OBJECTIVES:Â We aimed to identify the frequency, pattern, and prognostic significance of left ventricular (LV) late gadolinium enhancement (LGE) in patients with atrial fibrillation (AF). There are limited data on the presence, pattern, and prognostic significance of LV myocardial fibrosis in patients with AF. Late gadolinium enhancement during cardiac magnetic resonance (CMR) is a marker for myocardial fibrosis.
METHODS:Â We studied a consecutive group of 664 patients without known prior myocardial infarction being referred for radiofrequency ablation of AF. CMR was requested to assess pulmonary venous anatomy.
RESULTS: Overall, 73% were male, with an average age of 56 years, and an ejection fraction of 55Â±10%. Left ventricular LGE was found in 88 patients (13%). The endpoint was all-cause mortality, and in this cohort we observed 68 deaths over a median follow-up period of 42 months. On univariable analysis, age (HR 1.05, CI 1.03-1.08, LRÏ‡2 15.2, p=0.0001), diabetes (HR 2.39, CI 1.41-4.09, LRÏ‡210.3, p=0.001), a history of heart failure (HR 1.78, CI 1.09-2.91, LRÏ‡2 5.37, p=0.02), left atrial dimension (HR 1.04, CI 1.01-1.08, LRÏ‡2 6.47, p=0.01), presence of LGE (HR 5.08, CI 3.08-8.36, LRÏ‡2 28.8, p<0.0001), and LGE extent (HR 1.15, CI 1.10-1.21, LRÏ‡2 35.6, p<0.0001) provided the strongest association with mortality. The mortality rate was 8.1% per patient-years in patients with LGE vs. 2.3% patients without LGE. In the best overall multivariable model for mortality, age and the extent of LGE were independent predictors of mortality. Indeed, each 1% increase in LGE associated with a 15% increased risk of death.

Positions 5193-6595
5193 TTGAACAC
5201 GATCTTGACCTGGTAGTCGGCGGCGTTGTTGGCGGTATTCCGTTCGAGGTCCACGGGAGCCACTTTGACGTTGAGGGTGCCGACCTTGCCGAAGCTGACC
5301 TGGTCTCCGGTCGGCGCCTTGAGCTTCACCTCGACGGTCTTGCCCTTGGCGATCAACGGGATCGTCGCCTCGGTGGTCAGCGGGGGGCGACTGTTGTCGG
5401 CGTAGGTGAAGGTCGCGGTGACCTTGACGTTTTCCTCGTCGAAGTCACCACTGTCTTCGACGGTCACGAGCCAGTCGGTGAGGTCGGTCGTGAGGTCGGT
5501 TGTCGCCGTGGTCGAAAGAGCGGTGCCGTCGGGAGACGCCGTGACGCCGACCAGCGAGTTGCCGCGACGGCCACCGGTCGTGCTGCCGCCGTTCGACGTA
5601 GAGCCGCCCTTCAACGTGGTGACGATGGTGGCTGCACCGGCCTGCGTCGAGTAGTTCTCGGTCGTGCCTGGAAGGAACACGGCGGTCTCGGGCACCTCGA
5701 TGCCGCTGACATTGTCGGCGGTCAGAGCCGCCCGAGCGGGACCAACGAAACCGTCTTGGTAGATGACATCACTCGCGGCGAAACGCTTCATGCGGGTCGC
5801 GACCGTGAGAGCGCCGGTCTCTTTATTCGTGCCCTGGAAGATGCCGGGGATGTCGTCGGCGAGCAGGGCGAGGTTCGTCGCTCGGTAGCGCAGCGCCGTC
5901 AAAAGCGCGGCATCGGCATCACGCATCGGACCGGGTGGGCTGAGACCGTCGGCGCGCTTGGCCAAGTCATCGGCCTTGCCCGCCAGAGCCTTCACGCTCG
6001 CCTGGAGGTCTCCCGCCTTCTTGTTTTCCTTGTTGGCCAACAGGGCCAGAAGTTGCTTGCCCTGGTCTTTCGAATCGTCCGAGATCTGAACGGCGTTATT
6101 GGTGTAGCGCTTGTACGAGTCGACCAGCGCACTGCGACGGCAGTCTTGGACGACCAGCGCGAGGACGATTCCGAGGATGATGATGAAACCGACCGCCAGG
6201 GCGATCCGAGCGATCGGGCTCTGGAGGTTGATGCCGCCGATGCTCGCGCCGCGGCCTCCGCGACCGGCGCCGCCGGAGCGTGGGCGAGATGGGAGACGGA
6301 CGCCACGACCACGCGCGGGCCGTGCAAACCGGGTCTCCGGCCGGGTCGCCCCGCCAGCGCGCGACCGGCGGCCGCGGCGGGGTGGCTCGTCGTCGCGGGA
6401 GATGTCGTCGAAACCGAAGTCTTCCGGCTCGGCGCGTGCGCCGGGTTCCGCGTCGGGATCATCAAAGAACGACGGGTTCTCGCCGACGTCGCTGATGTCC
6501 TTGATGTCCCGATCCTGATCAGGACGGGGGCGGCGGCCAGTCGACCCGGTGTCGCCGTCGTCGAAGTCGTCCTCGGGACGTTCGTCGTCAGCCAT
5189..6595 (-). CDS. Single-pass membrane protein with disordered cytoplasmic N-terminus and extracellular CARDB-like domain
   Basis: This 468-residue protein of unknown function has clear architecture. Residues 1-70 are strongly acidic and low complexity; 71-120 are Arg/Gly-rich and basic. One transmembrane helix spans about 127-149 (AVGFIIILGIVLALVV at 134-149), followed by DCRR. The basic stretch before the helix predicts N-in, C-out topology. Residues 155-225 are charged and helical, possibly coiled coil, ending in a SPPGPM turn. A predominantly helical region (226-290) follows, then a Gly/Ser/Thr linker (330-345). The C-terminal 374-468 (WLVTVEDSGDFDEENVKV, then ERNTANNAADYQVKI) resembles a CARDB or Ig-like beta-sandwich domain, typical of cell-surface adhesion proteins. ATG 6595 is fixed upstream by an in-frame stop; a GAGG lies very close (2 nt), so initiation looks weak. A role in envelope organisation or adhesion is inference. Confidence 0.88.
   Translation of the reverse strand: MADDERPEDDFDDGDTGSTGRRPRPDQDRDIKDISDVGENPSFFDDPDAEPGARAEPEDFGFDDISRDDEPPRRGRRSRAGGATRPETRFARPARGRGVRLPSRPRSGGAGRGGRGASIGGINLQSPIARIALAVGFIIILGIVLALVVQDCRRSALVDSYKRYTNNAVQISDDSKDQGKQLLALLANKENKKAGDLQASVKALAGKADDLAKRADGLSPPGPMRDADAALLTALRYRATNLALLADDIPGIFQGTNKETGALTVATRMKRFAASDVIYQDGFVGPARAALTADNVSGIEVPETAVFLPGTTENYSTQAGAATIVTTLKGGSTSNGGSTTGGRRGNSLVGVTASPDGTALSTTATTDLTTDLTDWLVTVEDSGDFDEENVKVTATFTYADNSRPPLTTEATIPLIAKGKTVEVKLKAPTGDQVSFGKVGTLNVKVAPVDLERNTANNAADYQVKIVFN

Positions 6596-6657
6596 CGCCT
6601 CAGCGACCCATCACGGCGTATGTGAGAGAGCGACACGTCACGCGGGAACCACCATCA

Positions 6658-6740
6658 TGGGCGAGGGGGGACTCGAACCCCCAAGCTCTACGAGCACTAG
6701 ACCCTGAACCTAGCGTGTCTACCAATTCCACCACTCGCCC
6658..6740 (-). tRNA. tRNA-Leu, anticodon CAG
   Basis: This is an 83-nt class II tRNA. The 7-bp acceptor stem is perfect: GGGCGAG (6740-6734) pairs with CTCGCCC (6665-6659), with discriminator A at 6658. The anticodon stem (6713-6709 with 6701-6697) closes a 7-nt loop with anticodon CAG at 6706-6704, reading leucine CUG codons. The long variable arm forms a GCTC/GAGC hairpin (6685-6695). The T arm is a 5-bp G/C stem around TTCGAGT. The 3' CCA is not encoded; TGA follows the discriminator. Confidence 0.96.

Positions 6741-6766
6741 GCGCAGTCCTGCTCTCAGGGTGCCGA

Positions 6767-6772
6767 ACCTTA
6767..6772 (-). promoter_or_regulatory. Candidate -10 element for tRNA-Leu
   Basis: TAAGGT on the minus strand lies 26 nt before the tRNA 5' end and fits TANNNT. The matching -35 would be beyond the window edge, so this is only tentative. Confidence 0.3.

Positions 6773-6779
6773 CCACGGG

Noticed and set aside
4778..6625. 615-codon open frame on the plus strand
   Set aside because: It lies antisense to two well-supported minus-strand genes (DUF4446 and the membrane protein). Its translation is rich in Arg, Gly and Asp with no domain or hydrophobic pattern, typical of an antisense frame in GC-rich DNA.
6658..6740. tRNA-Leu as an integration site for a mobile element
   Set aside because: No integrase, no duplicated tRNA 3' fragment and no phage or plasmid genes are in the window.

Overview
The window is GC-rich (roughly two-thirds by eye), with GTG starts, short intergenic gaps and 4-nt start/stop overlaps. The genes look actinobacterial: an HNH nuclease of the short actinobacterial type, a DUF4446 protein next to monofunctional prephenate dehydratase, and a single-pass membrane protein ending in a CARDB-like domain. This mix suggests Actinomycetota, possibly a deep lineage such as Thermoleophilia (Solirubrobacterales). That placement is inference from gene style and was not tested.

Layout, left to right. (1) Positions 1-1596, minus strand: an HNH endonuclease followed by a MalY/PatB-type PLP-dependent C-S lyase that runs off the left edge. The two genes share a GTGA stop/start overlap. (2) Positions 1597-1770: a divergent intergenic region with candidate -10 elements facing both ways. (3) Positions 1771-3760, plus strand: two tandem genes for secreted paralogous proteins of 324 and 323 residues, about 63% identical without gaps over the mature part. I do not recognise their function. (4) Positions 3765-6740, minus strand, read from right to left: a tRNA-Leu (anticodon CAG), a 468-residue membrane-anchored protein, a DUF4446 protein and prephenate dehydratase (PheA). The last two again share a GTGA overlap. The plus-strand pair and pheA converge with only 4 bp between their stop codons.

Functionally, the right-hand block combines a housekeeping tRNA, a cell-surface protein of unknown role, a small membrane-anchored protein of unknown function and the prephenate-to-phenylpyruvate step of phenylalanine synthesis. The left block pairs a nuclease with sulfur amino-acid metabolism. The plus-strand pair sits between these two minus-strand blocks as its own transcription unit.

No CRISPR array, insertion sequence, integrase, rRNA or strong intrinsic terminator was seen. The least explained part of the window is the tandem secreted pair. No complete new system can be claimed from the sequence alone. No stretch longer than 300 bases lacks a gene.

CONCLUSIONS:Â In patients with AF, LV LGE is a frequent finding and is a powerful predictor of mortality.